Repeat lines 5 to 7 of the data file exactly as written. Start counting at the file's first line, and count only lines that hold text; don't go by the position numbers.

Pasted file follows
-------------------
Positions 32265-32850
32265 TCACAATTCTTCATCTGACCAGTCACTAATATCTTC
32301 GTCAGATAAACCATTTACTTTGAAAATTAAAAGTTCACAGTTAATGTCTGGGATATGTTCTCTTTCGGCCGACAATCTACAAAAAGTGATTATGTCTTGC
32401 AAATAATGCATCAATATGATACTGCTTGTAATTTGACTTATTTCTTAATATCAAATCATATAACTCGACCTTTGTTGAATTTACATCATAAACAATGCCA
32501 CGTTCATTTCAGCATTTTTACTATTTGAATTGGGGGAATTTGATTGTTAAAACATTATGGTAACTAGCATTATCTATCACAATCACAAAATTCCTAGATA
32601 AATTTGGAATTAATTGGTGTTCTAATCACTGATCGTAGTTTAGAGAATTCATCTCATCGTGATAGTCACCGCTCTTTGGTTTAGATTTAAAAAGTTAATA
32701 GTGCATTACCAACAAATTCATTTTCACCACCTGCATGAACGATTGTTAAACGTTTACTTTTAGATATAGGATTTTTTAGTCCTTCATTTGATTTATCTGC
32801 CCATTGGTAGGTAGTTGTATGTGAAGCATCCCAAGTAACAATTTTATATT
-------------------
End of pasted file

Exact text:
32501 CGTTCATTTCAGCATTTTTACTATTTGAATTGGGGGAATTTGATTGTTAAAACATTATGGTAACTAGCATTATCTATCACAATCACAAAATTCCTAGATA
32601 AATTTGGAATTAATTGGTGTTCTAATCACTGATCGTAGTTTAGAGAATTCATCTCATCGTGATAGTCACCGCTCTTTGGTTTAGATTTAAAAAGTTAATA
32701 GTGCATTACCAACAAATTCATTTTCACCACCTGCATGAACGATTGTTAAACGTTTACTTTTAGATATAGGATTTTTTAGTCCTTCATTTGATTTATCTGC